Wednesday, April 29, 2020

Third-Person Effect in "1984"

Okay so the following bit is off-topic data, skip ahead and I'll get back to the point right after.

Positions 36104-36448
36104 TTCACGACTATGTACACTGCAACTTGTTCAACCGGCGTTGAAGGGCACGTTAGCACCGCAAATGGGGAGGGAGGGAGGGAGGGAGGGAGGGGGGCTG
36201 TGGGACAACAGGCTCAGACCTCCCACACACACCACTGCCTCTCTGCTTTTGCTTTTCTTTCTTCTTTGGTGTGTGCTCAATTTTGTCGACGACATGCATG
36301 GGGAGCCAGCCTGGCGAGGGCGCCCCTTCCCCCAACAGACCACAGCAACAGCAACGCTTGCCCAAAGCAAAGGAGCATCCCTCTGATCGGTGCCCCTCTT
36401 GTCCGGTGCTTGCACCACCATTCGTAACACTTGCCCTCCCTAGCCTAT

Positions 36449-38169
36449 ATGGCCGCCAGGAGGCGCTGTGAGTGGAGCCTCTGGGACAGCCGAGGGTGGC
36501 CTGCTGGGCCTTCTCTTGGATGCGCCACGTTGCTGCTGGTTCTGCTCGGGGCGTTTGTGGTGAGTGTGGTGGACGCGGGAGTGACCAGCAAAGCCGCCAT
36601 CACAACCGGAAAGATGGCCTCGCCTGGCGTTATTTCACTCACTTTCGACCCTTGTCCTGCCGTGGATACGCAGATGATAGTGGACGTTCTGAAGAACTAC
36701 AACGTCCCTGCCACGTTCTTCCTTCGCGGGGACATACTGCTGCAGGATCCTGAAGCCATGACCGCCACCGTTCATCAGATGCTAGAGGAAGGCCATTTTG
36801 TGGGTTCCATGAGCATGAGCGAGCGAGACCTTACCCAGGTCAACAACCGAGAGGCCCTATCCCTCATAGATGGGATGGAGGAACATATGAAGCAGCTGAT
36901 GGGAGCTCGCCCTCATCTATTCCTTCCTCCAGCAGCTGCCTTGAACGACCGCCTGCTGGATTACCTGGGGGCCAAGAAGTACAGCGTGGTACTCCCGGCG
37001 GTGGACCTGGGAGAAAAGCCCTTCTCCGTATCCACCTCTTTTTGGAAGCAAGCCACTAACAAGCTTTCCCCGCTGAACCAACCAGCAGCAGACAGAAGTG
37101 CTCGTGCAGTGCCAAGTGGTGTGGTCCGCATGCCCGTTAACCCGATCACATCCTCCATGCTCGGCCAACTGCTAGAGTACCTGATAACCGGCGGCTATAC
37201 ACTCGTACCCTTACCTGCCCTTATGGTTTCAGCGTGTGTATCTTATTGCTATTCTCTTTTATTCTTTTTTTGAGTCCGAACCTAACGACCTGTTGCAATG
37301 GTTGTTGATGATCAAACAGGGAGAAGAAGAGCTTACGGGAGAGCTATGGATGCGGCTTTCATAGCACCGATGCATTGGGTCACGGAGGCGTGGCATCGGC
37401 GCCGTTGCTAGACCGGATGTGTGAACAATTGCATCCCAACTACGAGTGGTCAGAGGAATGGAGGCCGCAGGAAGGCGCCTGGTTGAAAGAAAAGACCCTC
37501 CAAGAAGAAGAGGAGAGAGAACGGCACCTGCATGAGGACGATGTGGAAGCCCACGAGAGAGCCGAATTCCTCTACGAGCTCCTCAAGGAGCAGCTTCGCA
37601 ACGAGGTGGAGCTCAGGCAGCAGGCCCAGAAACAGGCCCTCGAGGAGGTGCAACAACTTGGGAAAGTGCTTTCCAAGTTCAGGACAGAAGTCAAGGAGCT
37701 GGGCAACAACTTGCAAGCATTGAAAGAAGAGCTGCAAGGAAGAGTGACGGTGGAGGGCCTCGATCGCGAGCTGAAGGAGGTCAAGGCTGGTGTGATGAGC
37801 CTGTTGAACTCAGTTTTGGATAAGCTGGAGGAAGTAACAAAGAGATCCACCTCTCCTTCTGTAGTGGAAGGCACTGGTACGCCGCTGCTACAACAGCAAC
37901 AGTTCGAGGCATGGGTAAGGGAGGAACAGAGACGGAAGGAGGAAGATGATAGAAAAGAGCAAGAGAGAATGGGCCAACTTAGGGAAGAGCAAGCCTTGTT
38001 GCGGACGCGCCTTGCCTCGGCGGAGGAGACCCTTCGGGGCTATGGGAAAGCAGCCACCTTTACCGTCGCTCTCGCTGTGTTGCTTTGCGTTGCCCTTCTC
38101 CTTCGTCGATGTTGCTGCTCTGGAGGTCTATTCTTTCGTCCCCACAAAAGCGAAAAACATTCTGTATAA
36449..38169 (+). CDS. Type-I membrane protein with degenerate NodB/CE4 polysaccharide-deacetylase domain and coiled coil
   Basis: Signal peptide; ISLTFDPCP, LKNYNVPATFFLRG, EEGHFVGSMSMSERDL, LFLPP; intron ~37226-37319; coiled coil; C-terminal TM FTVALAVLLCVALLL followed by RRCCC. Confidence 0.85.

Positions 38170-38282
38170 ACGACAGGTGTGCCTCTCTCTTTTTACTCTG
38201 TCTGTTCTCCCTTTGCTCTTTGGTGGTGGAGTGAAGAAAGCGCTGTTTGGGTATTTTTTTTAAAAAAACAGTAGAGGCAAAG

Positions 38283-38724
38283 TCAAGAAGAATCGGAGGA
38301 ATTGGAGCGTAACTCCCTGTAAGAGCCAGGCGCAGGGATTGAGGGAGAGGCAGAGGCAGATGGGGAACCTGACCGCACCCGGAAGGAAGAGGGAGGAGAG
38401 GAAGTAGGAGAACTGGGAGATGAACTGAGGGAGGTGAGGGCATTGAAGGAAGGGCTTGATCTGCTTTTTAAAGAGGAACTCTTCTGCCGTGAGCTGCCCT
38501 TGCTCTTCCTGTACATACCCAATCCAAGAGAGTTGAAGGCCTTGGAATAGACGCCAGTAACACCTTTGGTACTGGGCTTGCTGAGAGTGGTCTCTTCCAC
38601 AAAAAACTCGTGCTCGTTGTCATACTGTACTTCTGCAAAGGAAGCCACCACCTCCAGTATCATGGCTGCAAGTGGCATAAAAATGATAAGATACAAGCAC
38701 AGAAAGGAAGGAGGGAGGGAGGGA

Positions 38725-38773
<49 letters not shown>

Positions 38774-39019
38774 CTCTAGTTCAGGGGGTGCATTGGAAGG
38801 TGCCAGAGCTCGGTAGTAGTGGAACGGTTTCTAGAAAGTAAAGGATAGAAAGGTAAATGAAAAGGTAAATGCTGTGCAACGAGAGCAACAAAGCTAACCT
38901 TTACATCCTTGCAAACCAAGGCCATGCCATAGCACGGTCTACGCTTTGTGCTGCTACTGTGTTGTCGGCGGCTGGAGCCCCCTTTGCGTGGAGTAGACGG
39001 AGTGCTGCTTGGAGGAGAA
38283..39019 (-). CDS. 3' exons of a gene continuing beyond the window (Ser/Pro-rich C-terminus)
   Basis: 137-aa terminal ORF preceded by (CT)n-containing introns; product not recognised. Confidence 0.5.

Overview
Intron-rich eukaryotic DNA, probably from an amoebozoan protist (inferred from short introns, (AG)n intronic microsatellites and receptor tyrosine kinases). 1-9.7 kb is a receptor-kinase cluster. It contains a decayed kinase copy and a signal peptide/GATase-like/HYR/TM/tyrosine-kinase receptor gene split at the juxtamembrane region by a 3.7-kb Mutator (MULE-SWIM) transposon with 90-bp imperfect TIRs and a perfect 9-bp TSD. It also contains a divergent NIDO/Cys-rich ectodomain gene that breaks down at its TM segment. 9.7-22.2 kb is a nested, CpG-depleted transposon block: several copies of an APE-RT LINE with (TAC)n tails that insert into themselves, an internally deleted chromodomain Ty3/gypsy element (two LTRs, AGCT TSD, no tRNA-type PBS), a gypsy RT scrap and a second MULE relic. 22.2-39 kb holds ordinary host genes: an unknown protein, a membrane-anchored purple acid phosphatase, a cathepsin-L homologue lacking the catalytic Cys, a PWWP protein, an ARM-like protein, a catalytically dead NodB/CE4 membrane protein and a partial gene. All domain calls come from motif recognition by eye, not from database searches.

In the first chapter of George Orwell's "1984", Winston Smith attends the Two Minutes Hate and sees a film clip of Emmanuel Goldstein, "the Enemy of the People", as he engages in "his usual venomous attack upon the doctrines of the Party". Goldstein's speech may be "so exaggerated and perverse that a child should have been able to see through it", but it is also "just plausible enough" to make it seem like "other people, less level-headed than oneself, might be taken in by it." This is the "third-person effect", in which one thinks others are more likely to be fooled by things than one is liable to be fooled oneself. (Andrew Shields, #111words, 29 April)

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